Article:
3 – Get a Dose of Culture
At not one but three museums.
The Museo Nacional de Bellas Artes houses art by Titian, Goya, and Rembrandt.
The Museo Nacional de Arte Decorativo has period furniture, silver, and some exquisite Zubov miniatures from Russia.
The Centro Cultural Recoleta has sculptures, interactive exhibits, events, and workshops.
4 – Visit the Parque Thays
Enjoy a walk around the sculptures. The park was named after Carlos Thays – a French landscape architect. He designed many of the green spaces around the city. Look out for the impressive sculpture by the Columbian artist Fernando Botero – the nude male torso (Torso Masculino Desnudo). As well as Marta Minujín’s United Nations statue and many others.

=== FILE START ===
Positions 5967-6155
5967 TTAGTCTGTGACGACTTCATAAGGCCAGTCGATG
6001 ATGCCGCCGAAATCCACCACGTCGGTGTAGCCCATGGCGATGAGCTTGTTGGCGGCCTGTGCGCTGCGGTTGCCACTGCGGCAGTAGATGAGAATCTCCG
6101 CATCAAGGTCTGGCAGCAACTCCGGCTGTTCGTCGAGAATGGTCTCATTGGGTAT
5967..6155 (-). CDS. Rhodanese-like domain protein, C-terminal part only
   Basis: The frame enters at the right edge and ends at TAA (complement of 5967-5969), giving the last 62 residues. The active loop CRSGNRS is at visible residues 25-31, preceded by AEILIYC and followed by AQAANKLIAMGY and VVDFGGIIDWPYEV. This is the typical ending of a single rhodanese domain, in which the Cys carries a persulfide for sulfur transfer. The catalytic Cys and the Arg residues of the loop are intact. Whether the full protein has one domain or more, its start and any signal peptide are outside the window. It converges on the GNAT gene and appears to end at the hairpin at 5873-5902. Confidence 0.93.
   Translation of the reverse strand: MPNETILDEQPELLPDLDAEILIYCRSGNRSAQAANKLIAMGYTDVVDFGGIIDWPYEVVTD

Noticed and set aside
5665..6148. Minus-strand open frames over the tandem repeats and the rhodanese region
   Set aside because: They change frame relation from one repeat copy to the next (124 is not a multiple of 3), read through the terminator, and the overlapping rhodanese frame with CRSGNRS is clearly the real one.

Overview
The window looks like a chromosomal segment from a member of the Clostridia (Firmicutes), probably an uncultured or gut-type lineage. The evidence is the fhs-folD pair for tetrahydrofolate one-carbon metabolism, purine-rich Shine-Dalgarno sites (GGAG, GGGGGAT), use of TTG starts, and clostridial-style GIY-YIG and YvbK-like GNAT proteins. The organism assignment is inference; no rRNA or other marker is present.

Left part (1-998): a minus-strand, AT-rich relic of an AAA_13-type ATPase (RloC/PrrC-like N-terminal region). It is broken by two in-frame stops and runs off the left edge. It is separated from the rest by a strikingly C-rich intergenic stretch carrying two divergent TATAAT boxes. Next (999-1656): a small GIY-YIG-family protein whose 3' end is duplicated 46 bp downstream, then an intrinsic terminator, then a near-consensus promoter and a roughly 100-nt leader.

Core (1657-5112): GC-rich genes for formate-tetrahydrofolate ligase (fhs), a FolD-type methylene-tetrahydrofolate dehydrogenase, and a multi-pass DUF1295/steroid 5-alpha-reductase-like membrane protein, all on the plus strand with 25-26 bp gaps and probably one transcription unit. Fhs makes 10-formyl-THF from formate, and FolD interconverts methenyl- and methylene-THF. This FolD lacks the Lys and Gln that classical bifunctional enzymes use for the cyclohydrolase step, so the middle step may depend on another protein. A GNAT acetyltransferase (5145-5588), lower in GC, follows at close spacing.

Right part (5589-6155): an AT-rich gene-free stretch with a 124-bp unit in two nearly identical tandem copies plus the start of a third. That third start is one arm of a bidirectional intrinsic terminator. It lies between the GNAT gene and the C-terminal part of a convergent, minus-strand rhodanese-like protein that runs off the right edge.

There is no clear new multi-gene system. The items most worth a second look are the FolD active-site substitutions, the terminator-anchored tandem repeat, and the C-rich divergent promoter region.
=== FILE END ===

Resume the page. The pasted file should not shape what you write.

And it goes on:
Stroll through Calle Junín to see some of the wonderful former palaces like Palacio Duhau and Pizzurno Palace.
5 – It’s time to Shop
At the weekend, make time to visit the Feria de Artesanos de Plaza Francia. The 150 plus stands offer a wide range of high-quality handcrafted goods. At a substantial discount to the same goods gound in the upscale shops. A festive atmosphere is provided by a range of street performers. Plenty and varied street food to enjoy as you decide what to buy. Or just soak up the atmosphere. All kinds of traditional and modern items made from silver, leather, and ceramics.